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Paulista Avenue could easily be the heart of São Paulo, the biggest city of Brazil. It's the street where you'll find the headquarters of some of Brazil's - and the world's - biggest corporations.
For a recent arrival, it's a curious scene. Take the subway and leave at the Trianon-Masp station. If you take a look around, you should spot the small police outpost nearby and, with a little more searching, the Paulista Center Mall. There you'll find that pretty much every single store is devoted entirely to selling pirated merchandise, mainly bootleg software and games. It's a pirated goods heaven, and it shows just how permissible piracy has become in Brazilian society.
Although data isn't easy to come by, the Brazilian Association for the Development of Electronic Games (Abragames) estimated in 2004 that no less than 94 percent of the country's games market consisted of pirated merchandise. Similarly, Brazilian internet portal UOL reported in 2006 that the so called 'grey market' of illegally imported products made up 80 percent of Brazil's games market and 94 percent of its console market. These numbers lead to a simple conclusion: If you play videogames in Brazil, you're more than likely committing a crime.
Shopping with pirates
So what's the experience of buying a pirated game in Brazil? To answer this question, let's take a trip to Santa Ifigenia Street, near the old business center of São Paulo. Starting from the nearby church of São Bento and continuing as you walk down the street, you're surrounded by a ridiculous farce.
A dozen vendors fill the street, displaying small posters with crude photocopies of game covers and incessantly asking passersby if they're looking for PC or PlayStation 2 games. The farce comes into play every time a police patrol, the only cars allowed on this portion of the road, drives past. You won't necessarily hear a shout, but before the police arrive, every vendor rushes to pack up his product and head off to other parts, returning quickly after the danger has passed. This ritual repeats itself almost every day, without any noticeable difference.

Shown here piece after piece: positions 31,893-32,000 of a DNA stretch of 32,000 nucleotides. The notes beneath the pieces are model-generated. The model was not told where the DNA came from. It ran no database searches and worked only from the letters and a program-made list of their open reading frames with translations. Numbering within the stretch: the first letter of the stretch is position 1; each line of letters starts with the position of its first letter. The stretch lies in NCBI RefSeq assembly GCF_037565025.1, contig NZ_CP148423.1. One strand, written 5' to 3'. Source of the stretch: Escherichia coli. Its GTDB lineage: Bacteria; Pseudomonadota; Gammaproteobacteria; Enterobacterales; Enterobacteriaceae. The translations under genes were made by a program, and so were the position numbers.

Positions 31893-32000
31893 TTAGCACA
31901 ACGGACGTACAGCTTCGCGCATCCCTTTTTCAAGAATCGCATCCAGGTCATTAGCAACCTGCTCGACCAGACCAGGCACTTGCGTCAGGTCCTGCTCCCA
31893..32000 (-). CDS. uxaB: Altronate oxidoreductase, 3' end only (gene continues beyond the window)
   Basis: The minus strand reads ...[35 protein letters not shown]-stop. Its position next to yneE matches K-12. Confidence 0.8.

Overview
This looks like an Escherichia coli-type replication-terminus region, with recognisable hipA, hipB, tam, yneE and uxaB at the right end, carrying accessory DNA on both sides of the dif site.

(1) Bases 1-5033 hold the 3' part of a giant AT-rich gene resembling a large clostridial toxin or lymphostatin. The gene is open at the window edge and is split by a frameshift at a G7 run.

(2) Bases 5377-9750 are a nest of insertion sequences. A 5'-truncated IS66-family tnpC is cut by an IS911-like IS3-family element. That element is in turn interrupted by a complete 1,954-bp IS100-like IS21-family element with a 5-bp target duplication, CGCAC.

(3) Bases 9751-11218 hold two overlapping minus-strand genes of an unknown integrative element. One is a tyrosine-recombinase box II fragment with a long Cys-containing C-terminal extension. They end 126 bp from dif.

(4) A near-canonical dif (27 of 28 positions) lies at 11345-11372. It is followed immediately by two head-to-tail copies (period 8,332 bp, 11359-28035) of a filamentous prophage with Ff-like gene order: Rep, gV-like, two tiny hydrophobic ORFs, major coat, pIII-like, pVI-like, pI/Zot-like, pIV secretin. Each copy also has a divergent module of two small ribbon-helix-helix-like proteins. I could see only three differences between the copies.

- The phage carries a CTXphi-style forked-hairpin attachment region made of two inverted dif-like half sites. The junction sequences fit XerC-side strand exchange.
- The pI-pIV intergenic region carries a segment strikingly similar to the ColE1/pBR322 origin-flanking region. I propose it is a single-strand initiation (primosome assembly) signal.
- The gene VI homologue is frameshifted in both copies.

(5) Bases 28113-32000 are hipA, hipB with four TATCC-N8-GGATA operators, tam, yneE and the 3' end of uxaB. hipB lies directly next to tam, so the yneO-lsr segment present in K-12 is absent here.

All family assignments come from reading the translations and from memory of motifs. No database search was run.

It's clear enough on Santa Ifigenia street that vendors are engaging in illegal activities, but take a detour to a nearby mini-mall and the signs of game piracy and legitimate commerce blend together. Stores here won't sell the blatant pirated games you can find on Santa Ifigenia, but it's not hard to figure out that at least some of these games are 'grey market' imports, not the least by the fact that these stores are often unwilling to give out an official receipt after a purchase.
However, if you're really interested in buying a game, your best bet is to enter one of the many "pseudo-malls" around São Paulo and take a look at what the games stores offer there. These shops, the vast majority of which consist of little more than a tiny cubicle with a store counter, don't display pirated games directly. Instead, they offer customers a cheap pocket binder containing the same crude photocopies the street vendors use or, occasionally, just a list of games.